11 Things We Learned This Week

This week, we learned …

… the last speaker of Taushiro is exhausted. “Sometimes, I don’t care anymore.” Read of the week!

How are indigenous organizations creating social change in the Amazon?

 

… the caldera beneath Naples is more dangerous than Vesuvius and Etna combined.

The Campi Flegrei, or Phlegraean Fields, is an active volcanic area including more than two dozen craters. “It’s much more dangerous than Vesuvius because we don’t know where the eruption will be. But people are more scared of Vesuvius because with Campi Flegrei you don’t see the cone, so there is not the same perception of danger,” says one expert.
Photograph by NASA

What is a caldera?

 

… how America moves its homeless.

Where do you think most homeless Americans live?
Map by National Geographic

How can biking across the U.S. raise awareness about homelessness?

 

… the strange, secret history of the Russian consulate in San Francisco.

The consulate of the Russian Federation was closed on August 31.
Photograph by Eugene Zelenko, courtesy Wikimedia. CC-BY-SA-4.0,3.0,2.5,2.0,1.0

What is a consulate?

 

… collapsing fisheries are threatening Costa Rica’s reputation for crime-free ecotourism.

While Costa Rica generally avoided Central America’s regional conflicts, many scientists think it failed to steer clear of a major global catastrophe: overfishing.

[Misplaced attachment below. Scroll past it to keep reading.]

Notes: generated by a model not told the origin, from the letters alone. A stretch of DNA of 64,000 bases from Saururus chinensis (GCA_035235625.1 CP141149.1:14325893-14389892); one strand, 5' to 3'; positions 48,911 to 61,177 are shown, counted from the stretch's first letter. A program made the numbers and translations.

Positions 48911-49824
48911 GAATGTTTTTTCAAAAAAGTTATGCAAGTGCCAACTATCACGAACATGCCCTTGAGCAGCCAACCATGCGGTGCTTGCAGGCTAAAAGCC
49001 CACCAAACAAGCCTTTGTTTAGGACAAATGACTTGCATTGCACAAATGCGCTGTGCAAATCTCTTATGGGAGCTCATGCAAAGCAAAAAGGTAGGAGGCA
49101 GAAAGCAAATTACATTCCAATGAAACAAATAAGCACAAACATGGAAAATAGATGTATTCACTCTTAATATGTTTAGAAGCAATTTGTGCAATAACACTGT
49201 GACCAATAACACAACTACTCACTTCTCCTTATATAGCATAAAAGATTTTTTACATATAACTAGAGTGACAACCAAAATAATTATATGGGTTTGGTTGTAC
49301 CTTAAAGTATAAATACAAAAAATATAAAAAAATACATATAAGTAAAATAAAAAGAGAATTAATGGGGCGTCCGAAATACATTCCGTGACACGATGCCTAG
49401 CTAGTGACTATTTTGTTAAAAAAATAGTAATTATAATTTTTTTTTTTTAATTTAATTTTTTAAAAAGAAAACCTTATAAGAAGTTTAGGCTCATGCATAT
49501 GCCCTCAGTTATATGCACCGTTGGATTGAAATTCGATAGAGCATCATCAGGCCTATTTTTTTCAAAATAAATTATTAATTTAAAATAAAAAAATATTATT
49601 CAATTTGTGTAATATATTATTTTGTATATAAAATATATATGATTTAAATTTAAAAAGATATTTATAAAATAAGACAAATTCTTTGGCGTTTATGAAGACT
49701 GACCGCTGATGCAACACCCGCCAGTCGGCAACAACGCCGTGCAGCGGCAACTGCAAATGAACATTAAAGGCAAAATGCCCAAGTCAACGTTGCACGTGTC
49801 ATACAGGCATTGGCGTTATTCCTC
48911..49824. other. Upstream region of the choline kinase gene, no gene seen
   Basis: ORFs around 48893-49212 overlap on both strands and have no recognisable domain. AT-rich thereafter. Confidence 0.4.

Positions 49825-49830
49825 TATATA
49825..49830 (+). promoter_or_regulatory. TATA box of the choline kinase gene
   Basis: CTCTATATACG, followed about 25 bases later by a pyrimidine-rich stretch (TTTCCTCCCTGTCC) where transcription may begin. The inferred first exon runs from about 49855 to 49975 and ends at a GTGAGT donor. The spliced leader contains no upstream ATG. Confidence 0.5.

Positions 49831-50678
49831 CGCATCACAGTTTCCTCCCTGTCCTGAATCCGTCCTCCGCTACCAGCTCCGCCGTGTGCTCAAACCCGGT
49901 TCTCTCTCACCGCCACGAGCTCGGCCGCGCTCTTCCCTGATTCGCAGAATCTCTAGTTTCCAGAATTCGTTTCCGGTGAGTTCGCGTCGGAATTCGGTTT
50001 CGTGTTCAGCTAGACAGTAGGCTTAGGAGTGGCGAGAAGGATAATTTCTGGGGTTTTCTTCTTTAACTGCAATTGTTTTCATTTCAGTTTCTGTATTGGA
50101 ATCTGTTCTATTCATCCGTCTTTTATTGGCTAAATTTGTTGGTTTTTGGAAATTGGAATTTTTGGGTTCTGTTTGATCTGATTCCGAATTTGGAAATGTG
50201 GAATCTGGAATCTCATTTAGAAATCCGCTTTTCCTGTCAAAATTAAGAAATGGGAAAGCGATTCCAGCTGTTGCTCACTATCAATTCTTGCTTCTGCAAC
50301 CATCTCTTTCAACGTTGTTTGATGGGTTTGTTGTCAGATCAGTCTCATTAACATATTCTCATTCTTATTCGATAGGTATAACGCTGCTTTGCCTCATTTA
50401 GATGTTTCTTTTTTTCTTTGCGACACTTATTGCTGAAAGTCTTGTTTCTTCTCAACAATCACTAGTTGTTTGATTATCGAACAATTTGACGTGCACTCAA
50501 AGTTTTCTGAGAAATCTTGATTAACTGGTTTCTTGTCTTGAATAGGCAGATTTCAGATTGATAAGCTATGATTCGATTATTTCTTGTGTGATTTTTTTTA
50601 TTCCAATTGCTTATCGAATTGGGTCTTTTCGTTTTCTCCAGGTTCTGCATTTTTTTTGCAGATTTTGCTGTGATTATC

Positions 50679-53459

Photograph by Barry Peters, courtesy Wikimedia. CC-BY-2.0

How is Costa Rica working to preserve its marine biodiversity?

 

… the collapse of the Soviet Union has led to the collapse of Russia’s centuries-old village culture.

“The rate of disappearance of our rural heritage is so high, that the present generation will be the last to know it firsthand,” says one Russian demographer.
Photograph by mobinovyc, courtesy Pixabay. Public domain.

How is Russia addressing its Soviet legacy?

 

… Jakarta, Indonesia, is the world’s fastest-sinking city.

The beautiful Jakarta skyline is slowly sinking beneath the sea.
Photograph by Robin Widjaja, courtesy Wikimedia. CC-BY-4.0

Where is Jakarta?

 

… Estonia may be the world’s first digital republic.

A project known as e-Estonia is a governmental effort to transform the country from a state into a digital society.
Photograph courtesy e-Estonia Showroom, courtesy Wikimedia. CC-BY-2.0

Do you think Estonia’s top-ranked school system is contributing to its digital citizenry?

 

… animals can be intersex.

blacktip A Taiwanese Pacific spadenose shark, related to this blacktip beauty at the Greensboro Science Center, “is the latest in a long lineage of gender-fluid, gender-bending, and even ‘trans’ animals to be documented by scientists.”
Photograph by Valerie, courtesy Flickr. CC-BY-NC-ND-2.0

How are our explorers working to save sharks with sanctuaries?

 

… these futuristic street lights use prisms, and no energy.

How are scientists using bioluminescence to mitigate our energy use?

 

… what the biggest education stories will be next year.

We will never not use this image when appropriate.
Photograph by Lynn Johnson, National Geographic

Be a part of your own education story—join the next cohort of National Geographic Certified Educators!

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